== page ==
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Cold, Flu, & Cough Health Center

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Stop a Cold in Just 12 Hours

If You're Prone to Acute Bronchitis

A few days after cold symptoms appear, you may notice trouble brewing in your lungs. "Upper respiratory tract infections develop in the — no surprise — upper airways and then spread to the lower," notes Ron Eccles, Ph.D., director of the Common Cold Centre at Cardiff University in Wales. That's why you start coughing two or three days after a cold begins — a sign your windpipe and the tiny tubes in your lungs are becoming inflamed. These steps can help protect against infection.

  • Steer clear of cigarettes. Smoking and inhaling secondhand smoke weaken your ability to fight off viruses and bacteria. At the same time, dozens of nasty chemicals in tobacco smoke may cause inflammation in your airways, further slowing the cilia. The result: more coughing, as you try to clear globs of mucus.

  • Don't curl up in front of the fire. Breathing in the tiny particles in wood smoke can be especially irritating to airways when you have a cold, says Melvin Pratter, M.D., head of pulmonary and critical-care medicine at Cooper University Hospital in Camden, NJ. One report estimates that emissions from wood fires (as well as coal-fired power plants, cars, and other sources) cause 20,000 cases of acute bronchitis a year. If you use a wood stove for heat, be sure it burns efficiently; best is one certified by the Environmental Protection Agency.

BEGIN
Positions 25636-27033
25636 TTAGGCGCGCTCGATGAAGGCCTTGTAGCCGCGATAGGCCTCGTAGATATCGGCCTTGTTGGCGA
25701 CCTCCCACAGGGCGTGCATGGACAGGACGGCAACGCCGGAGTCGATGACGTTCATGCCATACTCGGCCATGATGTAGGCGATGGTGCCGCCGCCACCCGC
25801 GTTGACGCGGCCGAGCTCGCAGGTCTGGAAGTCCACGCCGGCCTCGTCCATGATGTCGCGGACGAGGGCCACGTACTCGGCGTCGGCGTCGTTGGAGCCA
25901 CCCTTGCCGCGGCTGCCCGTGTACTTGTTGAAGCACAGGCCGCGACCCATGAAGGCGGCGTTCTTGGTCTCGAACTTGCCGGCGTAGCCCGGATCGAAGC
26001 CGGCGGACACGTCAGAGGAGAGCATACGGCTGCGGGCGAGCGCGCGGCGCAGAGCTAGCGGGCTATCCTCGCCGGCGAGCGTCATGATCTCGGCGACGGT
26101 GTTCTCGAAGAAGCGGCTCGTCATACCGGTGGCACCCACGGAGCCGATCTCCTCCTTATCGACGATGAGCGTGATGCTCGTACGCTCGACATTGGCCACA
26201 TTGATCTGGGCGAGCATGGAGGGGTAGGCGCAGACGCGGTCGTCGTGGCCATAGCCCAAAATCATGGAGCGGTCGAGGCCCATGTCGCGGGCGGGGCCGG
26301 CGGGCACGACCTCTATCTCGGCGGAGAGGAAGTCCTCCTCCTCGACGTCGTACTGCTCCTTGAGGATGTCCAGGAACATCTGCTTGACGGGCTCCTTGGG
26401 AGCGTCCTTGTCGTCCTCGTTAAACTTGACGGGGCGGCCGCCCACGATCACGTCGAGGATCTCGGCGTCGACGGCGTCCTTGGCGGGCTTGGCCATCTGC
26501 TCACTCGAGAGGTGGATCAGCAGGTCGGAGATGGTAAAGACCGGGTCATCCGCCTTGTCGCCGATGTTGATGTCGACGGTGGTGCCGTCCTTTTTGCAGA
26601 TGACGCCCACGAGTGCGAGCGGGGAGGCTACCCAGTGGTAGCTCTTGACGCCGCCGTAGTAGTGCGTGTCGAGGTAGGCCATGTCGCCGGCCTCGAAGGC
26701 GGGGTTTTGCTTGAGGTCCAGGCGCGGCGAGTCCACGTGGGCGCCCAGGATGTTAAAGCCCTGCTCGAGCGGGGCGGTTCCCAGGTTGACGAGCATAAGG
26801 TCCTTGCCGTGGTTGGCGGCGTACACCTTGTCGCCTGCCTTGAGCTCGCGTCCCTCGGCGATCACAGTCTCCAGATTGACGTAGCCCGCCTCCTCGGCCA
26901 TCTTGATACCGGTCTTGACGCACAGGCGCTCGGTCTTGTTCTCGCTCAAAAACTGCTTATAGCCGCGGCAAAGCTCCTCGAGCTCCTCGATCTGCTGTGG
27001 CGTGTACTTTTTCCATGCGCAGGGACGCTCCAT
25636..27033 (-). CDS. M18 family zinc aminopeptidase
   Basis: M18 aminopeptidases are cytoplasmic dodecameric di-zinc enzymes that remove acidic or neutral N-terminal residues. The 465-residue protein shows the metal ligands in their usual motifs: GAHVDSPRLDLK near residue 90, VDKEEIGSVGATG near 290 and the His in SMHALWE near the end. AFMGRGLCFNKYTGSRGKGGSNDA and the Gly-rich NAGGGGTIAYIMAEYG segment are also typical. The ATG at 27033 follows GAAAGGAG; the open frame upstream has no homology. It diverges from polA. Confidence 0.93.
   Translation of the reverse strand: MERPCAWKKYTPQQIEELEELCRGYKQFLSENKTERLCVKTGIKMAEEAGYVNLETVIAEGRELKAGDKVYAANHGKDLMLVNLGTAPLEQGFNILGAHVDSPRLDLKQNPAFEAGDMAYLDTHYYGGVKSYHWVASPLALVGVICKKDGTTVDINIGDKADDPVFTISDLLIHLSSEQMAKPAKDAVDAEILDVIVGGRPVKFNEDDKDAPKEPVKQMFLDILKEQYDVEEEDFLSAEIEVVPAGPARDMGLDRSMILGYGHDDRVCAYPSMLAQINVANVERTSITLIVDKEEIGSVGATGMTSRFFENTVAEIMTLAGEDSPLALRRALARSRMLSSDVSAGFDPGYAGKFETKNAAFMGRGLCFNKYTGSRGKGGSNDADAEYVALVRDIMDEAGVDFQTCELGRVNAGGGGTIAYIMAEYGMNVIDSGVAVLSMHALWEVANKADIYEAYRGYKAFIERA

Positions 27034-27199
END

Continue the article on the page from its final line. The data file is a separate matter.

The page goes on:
• Skip spray cleaners. Aerosol and pump-bottle products contain chemicals that can irritate lungs, says Dr. Pratter. "When you have a respiratory infection, take a brief holiday from cleaning."

  • Try ivy-leaf extract. In a German study of 1,350 children and adults with chronic bronchitis, more than 85 percent of those who took this botanical remedy had less pain, coughing, and mucus production. Several varieties of the extract are sold in natural foods stores.

  • Call the doctor if you have a fever, shortness of breath, or a severe cough; you have asthma, emphysema, or COPD; or you get bronchitis often.

If You're Prone to Ear Infections

They're not just kid stuff: About a third of adults with colds wind up with negative air pressure in the middle ear caused by swelling or congestion of the eustachian tubes. These tubes normally let air into the middle ear and, if necessary, drain fluid from it. A blockage or swelling can create a vacuum so that when the tube opens up again it may suck in virus-packed secretions from your nose — and lead to an infection. To prevent it:

  • Start decongestants — stat! Sprays and pills that shrink swollen nasal passages can help keep your eustachian tubes open, says Dr. Marshall. Don't waste any time: Those tiny tubes can become blocked quickly — within two to three days after a cold begins.

  • Don't pop your ears. Taking a big breath, then forcing the air back into your ears while you close your mouth and hold your nose is a good trick to try when your ears need clearing on an airplane. But it's best not to use that technique when you have a cold — you may push infected mucus into the ears.

  • Avoid smoke. In laboratory studies, researchers from the University of North Carolina at Chapel Hill found that repeated exposure to tobacco smoke (cigarettes, pipes, cigars) slowed down cilia in the eustachian tubes. "That's not helpful if you're trying to move mucus down the tubes and away from your middle ear," says Birgit Winther, M.D., of the University of Virginia School of Medicine in Charlottesville.

  • Call the doctor if you have a fever, severe headache, dizziness, worsening pain or hearing, or there's swelling around your ear.

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